AGW Observer

Observations of anthropogenic global warming

New research from last week 23/2011

Posted by Ari Jokimäki on June 13, 2011

Here is the new research published last week. I’m not including everything that was published but just some papers that got my attention. Those who follow my Facebook page (and/or Twitter) have already seen most of these, as I post these there as soon as they are published. Here, I’ll just put them out in one batch. Sometimes I might also point out to some other news as well, but the new research will be the focus here. Here’s the archive for the news of previous weeks. By the way, if this sort of thing interests you, be sure to check out A Few Things Illconsidered, they have a weekly posting containing lots of links to new research and other climate related news. Planet 3.0 also reports new research.

Published last week:

Excellent suggestions from Alan Betts

A Proposal for Communicating Science – Betts (2011) “I suggest authors must submit for review, and scientific societies be obliged to publish two versions of every journal. One would be the standard journal in scientific English for their scientific club. The second would be a parallel open-access summary translation into plain English of the relevance and significance of each paper for everyone else.” Alan Betts, Bulletin of the American Meteorological Society 2011, doi: 10.1175/BAMS-D-11-00036.1. [full text]

Research synthesis on Arctic sea ice

The Arctic’s rapidly shrinking sea ice cover: a research synthesis – Stroeve et al. (2011) “The sequence of extreme September sea ice extent minima over the past decade suggests acceleration in the response of the Arctic sea ice cover to external forcing, hastening the ongoing transition towards a seasonally open Arctic Ocean. This reflects several mutually supporting processes. Because of the extensive open water in recent Septembers, ice cover in the following spring is increasingly dominated by thin, first-year ice (ice formed during the previous autumn and winter) that is vulnerable to melting out in summer. Thinner ice in spring in turn fosters a stronger summer ice-albedo feedback through earlier formation of open water areas. A thin ice cover is also more vulnerable to strong summer retreat under anomalous atmospheric forcing. Finally, general warming of the Arctic has reduced the likelihood of cold years that could bring about temporary recovery of the ice cover. Events leading to the September ice extent minima of recent years exemplify these processes.” Julienne C. Stroeve, Mark C. Serreze, Marika M. Holland, Jennifer E. Kay, James Malanik and Andrew P. Barrett, Climatic Change, DOI: 10.1007/s10584-011-0101-1. [full text]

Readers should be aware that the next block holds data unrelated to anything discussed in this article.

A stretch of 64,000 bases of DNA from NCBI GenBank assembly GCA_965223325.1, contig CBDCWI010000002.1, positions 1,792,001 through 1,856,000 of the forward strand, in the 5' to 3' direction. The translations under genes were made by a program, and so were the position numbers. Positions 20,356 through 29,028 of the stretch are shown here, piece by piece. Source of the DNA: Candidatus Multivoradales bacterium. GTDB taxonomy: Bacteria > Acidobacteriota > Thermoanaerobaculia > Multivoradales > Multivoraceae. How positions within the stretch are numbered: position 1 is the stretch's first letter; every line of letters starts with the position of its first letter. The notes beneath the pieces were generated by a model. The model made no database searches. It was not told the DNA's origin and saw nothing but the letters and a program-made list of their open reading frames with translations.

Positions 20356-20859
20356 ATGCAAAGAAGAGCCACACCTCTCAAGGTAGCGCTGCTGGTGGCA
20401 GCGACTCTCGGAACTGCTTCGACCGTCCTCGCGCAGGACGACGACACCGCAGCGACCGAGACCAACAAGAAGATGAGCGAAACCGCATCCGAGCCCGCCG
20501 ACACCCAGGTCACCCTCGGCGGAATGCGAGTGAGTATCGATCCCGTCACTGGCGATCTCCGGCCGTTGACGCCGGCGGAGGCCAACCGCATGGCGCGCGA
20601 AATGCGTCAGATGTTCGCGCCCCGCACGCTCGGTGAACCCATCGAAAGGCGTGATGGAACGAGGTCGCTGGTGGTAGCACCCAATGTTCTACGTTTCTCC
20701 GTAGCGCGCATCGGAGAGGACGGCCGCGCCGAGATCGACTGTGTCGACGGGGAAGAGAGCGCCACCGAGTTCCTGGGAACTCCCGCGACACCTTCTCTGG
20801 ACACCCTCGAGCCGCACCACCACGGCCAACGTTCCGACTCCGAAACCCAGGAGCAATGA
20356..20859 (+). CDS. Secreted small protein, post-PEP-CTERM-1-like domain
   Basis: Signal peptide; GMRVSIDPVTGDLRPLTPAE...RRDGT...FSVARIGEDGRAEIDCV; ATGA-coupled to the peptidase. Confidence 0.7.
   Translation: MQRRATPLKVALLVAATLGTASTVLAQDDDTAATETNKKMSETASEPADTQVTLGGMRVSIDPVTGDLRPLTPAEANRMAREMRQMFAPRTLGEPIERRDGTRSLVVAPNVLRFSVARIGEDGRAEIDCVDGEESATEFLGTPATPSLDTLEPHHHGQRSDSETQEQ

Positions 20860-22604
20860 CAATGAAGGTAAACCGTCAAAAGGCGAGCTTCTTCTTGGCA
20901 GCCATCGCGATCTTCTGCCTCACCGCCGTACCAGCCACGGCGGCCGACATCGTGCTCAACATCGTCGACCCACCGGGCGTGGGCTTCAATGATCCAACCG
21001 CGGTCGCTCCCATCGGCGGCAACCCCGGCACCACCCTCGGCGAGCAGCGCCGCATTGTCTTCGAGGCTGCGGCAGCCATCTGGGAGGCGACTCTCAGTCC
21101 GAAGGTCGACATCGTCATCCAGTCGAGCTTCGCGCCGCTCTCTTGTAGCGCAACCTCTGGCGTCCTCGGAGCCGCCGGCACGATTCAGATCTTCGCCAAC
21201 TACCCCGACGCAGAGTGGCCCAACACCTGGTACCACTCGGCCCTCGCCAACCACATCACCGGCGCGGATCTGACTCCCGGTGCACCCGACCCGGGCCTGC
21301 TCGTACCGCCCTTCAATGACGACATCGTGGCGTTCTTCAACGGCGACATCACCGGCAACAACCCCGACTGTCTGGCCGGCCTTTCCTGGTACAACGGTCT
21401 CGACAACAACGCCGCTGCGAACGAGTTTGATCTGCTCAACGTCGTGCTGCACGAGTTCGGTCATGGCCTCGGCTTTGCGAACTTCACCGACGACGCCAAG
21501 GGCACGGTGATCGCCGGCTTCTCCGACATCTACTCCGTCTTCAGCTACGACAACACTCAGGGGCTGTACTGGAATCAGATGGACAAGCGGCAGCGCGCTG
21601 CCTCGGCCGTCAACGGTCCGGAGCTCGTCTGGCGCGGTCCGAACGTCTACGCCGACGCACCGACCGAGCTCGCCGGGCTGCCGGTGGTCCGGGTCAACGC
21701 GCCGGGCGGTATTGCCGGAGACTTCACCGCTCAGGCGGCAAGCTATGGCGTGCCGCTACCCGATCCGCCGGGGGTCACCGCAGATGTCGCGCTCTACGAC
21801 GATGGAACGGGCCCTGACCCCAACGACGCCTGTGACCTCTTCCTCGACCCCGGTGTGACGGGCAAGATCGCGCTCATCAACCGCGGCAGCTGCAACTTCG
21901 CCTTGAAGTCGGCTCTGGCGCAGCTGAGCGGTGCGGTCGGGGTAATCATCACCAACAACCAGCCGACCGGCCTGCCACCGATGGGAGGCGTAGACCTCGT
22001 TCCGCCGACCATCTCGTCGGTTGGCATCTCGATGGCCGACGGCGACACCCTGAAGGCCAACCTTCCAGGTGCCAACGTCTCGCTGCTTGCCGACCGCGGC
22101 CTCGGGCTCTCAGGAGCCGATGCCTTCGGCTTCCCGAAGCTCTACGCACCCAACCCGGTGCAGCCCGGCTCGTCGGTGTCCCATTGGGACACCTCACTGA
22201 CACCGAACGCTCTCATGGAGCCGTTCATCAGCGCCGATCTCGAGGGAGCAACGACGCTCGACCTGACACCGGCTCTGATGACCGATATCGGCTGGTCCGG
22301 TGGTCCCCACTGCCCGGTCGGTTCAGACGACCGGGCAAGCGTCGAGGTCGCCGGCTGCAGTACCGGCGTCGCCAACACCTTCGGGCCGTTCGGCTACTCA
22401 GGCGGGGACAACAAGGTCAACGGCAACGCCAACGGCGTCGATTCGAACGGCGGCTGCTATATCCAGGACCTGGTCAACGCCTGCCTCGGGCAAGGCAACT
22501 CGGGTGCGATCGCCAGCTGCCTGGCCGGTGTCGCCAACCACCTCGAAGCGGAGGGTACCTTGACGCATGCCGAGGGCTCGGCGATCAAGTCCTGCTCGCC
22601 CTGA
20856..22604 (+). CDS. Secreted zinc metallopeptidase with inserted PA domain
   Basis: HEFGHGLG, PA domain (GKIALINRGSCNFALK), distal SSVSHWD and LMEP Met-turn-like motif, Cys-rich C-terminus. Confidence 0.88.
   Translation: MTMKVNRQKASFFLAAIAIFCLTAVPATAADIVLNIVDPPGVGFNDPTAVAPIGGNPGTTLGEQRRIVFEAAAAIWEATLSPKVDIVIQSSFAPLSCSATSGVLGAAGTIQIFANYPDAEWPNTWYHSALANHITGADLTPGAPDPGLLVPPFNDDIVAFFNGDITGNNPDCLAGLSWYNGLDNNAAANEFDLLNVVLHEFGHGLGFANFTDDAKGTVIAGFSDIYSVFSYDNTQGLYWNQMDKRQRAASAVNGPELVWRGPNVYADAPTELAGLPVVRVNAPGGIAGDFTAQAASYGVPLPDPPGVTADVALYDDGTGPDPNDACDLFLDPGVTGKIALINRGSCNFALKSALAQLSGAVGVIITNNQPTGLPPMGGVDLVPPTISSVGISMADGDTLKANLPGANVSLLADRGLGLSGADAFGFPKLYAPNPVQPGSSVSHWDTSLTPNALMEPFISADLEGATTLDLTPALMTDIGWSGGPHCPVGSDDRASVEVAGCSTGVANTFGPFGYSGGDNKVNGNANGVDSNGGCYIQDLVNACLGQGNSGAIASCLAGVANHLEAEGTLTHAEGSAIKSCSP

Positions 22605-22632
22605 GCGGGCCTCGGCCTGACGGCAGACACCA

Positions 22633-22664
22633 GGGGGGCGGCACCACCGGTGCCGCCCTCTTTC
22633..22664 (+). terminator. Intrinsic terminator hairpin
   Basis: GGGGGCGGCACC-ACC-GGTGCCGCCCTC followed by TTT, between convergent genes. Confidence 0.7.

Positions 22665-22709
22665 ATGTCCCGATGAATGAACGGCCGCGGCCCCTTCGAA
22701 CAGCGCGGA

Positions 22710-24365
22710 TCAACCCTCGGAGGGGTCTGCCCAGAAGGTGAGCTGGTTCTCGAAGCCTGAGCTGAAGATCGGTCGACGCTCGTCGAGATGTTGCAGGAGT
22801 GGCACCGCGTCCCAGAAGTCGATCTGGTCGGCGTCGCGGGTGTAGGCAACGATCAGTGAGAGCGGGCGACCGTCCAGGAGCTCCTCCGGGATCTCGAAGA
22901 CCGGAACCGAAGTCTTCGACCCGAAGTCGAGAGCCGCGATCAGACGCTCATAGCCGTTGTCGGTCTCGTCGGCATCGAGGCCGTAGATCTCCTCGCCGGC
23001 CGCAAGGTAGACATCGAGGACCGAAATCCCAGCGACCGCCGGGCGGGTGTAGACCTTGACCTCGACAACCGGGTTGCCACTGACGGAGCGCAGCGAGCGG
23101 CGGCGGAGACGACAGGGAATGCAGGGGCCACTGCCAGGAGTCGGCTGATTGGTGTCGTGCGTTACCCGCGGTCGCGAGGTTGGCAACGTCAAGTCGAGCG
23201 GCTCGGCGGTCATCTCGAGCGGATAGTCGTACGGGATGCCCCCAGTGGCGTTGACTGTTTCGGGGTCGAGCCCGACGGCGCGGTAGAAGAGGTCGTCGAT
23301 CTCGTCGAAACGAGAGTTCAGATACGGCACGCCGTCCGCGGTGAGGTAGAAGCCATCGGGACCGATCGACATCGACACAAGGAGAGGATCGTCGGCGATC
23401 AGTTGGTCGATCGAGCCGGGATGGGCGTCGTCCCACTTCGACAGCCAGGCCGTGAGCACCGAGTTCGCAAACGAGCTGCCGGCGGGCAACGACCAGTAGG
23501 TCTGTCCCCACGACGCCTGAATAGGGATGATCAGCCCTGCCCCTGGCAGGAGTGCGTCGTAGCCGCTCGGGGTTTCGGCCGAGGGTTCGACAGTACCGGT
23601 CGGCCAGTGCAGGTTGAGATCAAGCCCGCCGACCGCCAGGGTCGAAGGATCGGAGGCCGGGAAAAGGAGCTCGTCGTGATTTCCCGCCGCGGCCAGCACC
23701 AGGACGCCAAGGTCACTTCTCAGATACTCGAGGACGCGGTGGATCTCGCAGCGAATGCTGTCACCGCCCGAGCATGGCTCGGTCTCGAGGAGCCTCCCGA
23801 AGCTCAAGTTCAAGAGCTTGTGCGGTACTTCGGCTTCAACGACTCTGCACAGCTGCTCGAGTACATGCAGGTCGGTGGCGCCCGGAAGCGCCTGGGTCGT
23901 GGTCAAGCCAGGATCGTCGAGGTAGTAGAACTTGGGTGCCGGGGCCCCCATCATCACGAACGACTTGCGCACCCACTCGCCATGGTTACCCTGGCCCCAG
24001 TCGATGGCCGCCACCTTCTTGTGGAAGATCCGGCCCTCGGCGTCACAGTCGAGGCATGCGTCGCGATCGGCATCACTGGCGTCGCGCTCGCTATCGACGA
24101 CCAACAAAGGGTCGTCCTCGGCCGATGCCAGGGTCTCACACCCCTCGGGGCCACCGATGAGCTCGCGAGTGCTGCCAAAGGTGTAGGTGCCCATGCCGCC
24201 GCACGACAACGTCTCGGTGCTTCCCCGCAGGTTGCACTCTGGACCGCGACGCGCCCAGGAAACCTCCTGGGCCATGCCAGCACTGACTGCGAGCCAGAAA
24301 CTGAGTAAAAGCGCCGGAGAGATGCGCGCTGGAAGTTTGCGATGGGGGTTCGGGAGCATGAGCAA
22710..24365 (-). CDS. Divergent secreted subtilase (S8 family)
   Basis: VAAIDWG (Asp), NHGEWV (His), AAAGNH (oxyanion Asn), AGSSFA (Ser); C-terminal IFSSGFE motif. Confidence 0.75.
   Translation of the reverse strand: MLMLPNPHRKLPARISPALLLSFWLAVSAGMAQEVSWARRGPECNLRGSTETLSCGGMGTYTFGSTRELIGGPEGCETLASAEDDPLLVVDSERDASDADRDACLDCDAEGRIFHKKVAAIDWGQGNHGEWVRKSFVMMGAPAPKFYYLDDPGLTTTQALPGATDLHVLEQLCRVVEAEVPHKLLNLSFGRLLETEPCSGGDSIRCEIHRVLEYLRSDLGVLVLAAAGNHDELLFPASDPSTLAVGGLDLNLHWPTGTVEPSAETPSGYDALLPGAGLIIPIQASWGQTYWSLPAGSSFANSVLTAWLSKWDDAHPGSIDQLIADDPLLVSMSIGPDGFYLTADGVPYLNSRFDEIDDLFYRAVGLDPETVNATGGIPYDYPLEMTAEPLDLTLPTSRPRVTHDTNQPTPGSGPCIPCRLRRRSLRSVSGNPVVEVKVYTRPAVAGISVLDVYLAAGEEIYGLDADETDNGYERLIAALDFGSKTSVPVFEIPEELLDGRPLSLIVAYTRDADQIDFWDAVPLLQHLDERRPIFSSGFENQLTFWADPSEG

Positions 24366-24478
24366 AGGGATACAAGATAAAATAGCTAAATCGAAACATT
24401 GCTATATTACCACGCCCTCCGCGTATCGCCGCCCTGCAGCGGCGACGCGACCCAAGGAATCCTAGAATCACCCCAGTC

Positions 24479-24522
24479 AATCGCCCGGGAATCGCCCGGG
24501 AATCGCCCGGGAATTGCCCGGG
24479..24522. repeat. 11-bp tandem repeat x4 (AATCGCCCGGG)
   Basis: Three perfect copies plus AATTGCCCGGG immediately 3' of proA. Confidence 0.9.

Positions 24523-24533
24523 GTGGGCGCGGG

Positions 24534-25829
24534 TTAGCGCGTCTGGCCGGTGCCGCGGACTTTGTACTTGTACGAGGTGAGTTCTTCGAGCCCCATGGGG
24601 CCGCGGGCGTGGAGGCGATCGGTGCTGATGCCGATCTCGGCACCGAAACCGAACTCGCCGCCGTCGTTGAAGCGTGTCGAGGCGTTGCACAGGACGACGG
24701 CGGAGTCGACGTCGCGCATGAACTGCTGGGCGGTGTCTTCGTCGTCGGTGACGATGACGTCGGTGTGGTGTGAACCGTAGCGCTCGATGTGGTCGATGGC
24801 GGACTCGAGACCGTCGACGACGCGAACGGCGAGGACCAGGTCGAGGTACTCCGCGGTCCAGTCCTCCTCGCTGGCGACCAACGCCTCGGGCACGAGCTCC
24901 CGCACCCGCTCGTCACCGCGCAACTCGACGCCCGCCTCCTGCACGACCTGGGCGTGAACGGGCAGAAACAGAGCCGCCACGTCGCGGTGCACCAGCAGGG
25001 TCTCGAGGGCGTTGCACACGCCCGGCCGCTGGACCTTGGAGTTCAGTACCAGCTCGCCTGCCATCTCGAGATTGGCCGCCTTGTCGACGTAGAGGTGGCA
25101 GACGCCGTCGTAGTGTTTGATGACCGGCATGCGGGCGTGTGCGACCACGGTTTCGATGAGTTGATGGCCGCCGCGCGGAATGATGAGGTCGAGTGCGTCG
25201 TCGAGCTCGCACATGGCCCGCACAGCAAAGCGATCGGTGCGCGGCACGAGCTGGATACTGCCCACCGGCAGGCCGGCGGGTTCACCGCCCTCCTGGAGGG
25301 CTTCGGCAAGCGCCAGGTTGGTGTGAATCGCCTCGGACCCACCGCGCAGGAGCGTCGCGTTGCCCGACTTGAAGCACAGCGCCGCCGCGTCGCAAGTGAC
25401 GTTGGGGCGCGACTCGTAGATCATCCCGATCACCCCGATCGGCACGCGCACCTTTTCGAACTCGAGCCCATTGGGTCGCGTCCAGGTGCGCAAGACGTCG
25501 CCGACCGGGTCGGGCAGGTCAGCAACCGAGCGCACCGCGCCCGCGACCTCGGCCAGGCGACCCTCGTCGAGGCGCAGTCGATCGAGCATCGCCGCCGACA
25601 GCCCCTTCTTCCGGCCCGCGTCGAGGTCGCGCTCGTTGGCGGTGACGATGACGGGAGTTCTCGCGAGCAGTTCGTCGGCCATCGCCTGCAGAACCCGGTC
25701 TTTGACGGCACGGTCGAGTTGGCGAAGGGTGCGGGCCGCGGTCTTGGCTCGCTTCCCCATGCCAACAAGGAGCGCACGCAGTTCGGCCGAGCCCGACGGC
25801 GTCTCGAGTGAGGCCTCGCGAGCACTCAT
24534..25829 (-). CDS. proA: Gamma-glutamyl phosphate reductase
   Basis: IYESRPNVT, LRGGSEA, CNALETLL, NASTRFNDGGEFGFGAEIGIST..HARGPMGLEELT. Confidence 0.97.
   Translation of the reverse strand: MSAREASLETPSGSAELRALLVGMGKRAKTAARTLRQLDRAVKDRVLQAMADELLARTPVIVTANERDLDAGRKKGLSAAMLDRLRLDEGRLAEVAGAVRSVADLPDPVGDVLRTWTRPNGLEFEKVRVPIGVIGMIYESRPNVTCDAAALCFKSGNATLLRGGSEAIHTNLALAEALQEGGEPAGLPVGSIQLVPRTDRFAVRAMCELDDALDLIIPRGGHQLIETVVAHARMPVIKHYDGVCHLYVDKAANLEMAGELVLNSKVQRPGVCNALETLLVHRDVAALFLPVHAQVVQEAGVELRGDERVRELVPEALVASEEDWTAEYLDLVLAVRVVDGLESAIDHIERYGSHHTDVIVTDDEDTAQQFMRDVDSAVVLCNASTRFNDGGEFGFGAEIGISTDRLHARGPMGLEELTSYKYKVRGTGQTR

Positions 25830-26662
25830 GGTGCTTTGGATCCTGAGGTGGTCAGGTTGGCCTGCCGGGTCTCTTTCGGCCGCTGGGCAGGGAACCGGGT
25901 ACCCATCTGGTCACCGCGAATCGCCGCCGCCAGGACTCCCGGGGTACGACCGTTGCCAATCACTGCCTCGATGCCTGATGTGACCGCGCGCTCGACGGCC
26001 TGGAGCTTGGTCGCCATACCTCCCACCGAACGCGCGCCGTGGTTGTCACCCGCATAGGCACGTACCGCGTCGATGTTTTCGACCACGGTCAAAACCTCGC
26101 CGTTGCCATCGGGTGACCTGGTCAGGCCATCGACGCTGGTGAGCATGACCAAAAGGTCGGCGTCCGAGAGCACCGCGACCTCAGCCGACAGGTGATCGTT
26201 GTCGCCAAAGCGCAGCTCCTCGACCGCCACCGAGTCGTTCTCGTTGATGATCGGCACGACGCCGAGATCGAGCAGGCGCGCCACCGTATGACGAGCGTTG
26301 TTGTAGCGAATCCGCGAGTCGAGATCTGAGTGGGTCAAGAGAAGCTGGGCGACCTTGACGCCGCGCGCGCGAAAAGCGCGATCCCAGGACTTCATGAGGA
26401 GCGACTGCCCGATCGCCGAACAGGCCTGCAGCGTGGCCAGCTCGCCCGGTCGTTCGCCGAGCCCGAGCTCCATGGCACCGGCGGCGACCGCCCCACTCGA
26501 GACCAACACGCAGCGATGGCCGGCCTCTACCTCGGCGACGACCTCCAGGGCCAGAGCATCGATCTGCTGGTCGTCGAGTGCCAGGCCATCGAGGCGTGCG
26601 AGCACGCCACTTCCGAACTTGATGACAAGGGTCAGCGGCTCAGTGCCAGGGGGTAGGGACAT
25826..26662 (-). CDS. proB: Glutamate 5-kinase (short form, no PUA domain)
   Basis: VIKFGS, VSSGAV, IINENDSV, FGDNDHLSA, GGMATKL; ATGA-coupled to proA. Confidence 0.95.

Many areas are entering permanent heat regime in next few decades

Observational and model evidence of global emergence of permanent, unprecedented heat in the 20th and 21st centuries – Diffenbauch & Scherer (2011) “Given the severe impacts of extreme heat on natural and human systems, we attempt to quantify the likelihood that rising greenhouse gas concentrations will result in a new, permanent heat regime in which the coolest warm-season of the 21st century is hotter than the hottest warm-season of the late 20th century. Our analyses of global climate model experiments and observational data reveal that many areas of the globe are likely to permanently move into such a climate space over the next four decades, should greenhouse gas concentrations continue to increase. In contrast to the common perception that high-latitude areas face the most accelerated response to global warming, our results demonstrate that in fact tropical areas exhibit the most immediate and robust emergence of unprecedented heat, with many tropical areas exhibiting a 50% likelihood of permanently moving into a novel seasonal heat regime in the next two decades. We also find that global climate models are able to capture the observed intensification of seasonal hot conditions, increasing confidence in the projection of imminent, permanent emergence of unprecedented heat.” Noah S. Diffenbaugh and Martin Scherer, Climatic Change, DOI: 10.1007/s10584-011-0112-y. [full text]